from The American Heritage® Dictionary of the English Language, 4th Edition
- n. An imitation or reproduction of an original; a duplicate: a copy of a painting; made two copies of the letter.
- n. One specimen or example of a printed text or picture: an autographed copy of a novel.
- n. Material, such as a manuscript, that is to be set in type.
- n. The words to be printed or spoken in an advertisement.
- n. Suitable source material for journalism: Celebrities make good copy.
- transitive v. To make a reproduction or copy of.
- transitive v. To follow as a model or pattern; imitate. See Synonyms at imitate.
- intransitive v. To make a copy or copies.
- intransitive v. To admit of being copied: colored ink that does not copy well.
from Wiktionary, Creative Commons Attribution/Share-Alike License
- n. The result of copying (confer original); an identical duplication.
- n. An imitation, sometimes of inferior quality.
- n. The text that is to be typeset.
- n. A gender-neutral abbreviation for copy boy
- n. The output of copywriters, who are employed to write material which encourages consumers to buy goods or services.
- n. The text of newspaper articles.
- n. A school work pad.
- n. A printed edition of a book or magazine.
- v. To produce an object identical to a given object.
- v. To place a copy of an object in memory for later use.
- v. To imitate.
- v. (radio) Receive a transmission successfully.
from the GNU version of the Collaborative International Dictionary of English
- n. An abundance or plenty of anything.
- n. An imitation, transcript, or reproduction of an original work.
- n. An individual book, or a single set of books containing the works of an author.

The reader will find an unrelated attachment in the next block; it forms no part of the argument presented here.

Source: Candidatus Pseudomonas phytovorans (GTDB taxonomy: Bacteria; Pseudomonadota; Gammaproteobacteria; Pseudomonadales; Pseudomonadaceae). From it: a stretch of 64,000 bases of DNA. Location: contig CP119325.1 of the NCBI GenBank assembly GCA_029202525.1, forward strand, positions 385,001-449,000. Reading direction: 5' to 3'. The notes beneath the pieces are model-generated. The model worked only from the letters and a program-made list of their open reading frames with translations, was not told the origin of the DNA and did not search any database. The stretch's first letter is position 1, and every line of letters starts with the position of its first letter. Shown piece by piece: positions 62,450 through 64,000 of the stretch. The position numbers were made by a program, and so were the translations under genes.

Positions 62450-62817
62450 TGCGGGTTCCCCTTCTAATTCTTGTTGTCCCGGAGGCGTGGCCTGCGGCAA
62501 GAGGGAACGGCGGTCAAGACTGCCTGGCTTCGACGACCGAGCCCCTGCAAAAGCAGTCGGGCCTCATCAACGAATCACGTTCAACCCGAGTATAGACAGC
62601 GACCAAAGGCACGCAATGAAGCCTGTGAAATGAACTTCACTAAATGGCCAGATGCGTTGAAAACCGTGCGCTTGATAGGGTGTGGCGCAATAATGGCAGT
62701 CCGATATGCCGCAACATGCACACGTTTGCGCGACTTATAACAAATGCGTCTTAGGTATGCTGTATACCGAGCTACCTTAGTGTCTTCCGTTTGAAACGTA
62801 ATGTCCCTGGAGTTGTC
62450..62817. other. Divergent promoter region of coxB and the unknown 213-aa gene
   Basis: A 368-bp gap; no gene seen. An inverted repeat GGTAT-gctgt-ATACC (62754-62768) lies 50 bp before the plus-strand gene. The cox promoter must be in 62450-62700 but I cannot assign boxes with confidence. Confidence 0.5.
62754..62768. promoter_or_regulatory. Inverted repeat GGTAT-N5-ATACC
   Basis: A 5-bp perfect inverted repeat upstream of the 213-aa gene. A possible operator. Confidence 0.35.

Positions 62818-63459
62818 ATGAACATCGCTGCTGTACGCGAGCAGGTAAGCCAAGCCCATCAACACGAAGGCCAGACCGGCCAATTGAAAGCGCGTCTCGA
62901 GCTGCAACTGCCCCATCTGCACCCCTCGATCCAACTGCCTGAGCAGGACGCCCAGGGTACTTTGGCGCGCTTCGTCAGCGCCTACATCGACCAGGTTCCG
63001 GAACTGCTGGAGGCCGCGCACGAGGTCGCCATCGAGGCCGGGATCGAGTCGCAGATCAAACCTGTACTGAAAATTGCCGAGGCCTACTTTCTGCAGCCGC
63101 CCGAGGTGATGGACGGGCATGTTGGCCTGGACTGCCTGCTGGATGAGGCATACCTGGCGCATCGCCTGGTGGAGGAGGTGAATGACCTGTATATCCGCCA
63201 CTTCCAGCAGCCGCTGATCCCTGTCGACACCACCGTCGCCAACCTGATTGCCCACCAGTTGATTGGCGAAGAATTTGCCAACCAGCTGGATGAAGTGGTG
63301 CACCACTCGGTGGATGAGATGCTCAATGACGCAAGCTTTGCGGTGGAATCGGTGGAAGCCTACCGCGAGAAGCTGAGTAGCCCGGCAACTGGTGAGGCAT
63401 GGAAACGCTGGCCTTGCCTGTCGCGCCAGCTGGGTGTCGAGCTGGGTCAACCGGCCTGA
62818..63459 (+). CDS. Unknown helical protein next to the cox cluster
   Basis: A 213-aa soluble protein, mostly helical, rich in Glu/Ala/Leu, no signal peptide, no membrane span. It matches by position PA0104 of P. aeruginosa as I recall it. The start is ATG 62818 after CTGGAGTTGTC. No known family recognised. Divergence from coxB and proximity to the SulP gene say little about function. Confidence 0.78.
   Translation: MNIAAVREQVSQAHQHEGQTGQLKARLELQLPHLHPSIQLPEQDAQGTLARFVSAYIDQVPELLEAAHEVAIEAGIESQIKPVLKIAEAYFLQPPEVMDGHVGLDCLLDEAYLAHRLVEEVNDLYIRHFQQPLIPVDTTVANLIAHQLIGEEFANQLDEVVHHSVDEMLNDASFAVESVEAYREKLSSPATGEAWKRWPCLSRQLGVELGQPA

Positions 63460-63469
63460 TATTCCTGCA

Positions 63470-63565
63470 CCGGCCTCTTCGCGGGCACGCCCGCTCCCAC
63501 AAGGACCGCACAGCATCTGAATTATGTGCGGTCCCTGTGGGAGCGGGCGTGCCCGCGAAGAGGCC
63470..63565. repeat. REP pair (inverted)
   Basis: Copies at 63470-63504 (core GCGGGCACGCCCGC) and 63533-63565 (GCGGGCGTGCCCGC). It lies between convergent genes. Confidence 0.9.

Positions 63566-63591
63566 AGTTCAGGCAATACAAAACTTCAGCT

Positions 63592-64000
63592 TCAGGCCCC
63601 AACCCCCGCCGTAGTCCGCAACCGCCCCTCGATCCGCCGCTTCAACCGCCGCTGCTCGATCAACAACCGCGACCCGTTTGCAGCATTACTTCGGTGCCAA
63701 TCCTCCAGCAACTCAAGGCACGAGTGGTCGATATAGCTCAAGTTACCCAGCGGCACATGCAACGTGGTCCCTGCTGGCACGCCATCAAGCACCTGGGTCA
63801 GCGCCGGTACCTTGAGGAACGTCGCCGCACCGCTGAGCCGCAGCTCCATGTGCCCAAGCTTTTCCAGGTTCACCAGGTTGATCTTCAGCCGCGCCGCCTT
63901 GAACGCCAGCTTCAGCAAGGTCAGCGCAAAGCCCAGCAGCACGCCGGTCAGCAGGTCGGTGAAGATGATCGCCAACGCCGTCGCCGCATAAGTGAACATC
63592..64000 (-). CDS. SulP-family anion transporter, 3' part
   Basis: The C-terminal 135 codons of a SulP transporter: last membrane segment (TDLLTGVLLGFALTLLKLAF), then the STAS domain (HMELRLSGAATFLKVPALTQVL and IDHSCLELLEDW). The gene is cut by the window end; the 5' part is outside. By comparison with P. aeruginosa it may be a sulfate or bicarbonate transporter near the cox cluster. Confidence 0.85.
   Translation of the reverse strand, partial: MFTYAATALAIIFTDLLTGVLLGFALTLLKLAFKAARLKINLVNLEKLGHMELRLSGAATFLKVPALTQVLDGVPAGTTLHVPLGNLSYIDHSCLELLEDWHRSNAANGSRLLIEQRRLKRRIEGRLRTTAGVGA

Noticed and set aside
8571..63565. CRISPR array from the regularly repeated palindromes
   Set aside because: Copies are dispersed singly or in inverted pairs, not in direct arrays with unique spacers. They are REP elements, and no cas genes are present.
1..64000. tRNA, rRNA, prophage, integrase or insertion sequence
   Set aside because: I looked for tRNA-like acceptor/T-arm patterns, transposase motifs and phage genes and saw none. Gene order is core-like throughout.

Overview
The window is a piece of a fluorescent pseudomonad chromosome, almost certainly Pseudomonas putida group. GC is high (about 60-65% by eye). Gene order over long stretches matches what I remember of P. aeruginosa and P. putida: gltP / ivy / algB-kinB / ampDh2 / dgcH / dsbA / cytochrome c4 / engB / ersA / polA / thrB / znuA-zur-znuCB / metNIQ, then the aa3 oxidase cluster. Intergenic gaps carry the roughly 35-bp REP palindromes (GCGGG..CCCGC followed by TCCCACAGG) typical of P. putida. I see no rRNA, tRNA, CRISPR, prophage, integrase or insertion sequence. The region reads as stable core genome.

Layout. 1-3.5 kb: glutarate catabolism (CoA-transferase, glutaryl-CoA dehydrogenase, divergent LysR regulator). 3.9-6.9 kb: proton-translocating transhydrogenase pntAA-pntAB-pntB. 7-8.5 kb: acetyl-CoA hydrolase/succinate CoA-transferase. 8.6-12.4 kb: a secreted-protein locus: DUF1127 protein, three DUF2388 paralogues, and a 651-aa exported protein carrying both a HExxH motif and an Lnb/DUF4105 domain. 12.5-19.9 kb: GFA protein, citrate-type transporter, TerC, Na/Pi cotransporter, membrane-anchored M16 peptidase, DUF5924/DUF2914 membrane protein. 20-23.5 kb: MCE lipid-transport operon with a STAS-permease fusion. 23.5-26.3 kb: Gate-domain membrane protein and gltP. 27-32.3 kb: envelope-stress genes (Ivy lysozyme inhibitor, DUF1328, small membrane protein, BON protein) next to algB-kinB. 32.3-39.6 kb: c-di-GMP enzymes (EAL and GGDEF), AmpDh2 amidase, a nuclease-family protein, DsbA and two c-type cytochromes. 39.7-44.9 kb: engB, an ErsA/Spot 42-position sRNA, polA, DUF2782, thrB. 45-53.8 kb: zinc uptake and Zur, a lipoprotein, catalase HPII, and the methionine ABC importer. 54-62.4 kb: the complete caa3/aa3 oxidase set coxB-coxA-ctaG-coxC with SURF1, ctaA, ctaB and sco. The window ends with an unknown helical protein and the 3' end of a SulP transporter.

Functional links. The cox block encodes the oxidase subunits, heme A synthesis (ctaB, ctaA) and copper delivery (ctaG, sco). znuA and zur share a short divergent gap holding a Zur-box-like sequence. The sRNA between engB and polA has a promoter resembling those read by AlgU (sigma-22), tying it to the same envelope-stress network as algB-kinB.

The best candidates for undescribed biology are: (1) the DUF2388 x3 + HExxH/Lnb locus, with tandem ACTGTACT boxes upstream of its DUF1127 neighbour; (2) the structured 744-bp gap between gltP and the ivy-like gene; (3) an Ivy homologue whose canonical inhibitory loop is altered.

- n. That which is to be imitated, transcribed, or reproduced; a pattern, model, or example.
- n. Manuscript or printed matter to be set up in type.
- n. A writing paper of a particular size. Same as Bastard. See under Paper.
- n. Copyhold; tenure; lease.
- transitive v. To make a copy or copies of; to write; print, engrave, or paint after an original; to duplicate; to reproduce; to transcribe; ; -- often with out, sometimes with off.
- transitive v. To imitate; to attempt to resemble, as in manners or course of life.
- intransitive v. To make a copy or copies; to imitate.
- intransitive v. To yield a duplicate or transcript.
from The Century Dictionary and Cyclopedia
- n. Abundance; plenty; copiousness.
- n. A duplication, transcription, imitation, or reproduction of something; that which is not an original.
- n. Specifically A completed reproduction, or one of a set or number of reproductions or imitations, containing the same matter, or having the same form and appearance, or executed in the same style, as an exemplar; a duplicate; a transcript: as, a copy of the Bible.
- n. The thing copied or to be copied; something set for imitation or reproduction; a pattern, exemplar, or model; specifically, an example of penmanship to be copied by a pupil.
- n. In printing, written or printed matter given to the printer to be reproduced in type.
- n. Right to the use of literary manuscript; copyright.
- n. A copyhold tenure; tenure in general.
- n. A size of writing-paper measuring 16 X 20 inches.
- To imitate; follow as a model or pattern.
- To make a copy of; duplicate; reproduce; transcribe: sometimes followed by out, especially when applied to writing: as, to copy out a set of figures.
- To imitate, or endeavor to be like, something regarded as a model; do something in imitation of an exemplar: sometimes followed by after: as. to copy after bad precedents.
from WordNet 3.0 Copyright 2006 by Princeton University. All rights reserved.
- v. reproduce someone's behavior or looks
- v. reproduce or make an exact copy of
- n. a reproduction of a written record (e.g. of a legal or school record)
- v. copy down as is
- n. material suitable for a journalistic account
- n. a thing made to be similar or identical to another thing
- n. matter to be printed; exclusive of graphical materials
- v. make a replica of
Middle English copie, from Old French, from Medieval Latin cōpia, transcript, from Latin, profusion; see op- in Indo-European roots.(American Heritage® Dictionary of the English Language, Fourth Edition)
From French copie, from Medieval Latin copia ("reproduction, transcript"), from Latin cōpia ("plenty, abundance"), from *coopia, from co- ("together") + ops ("wealth, riches"). (Wiktionary)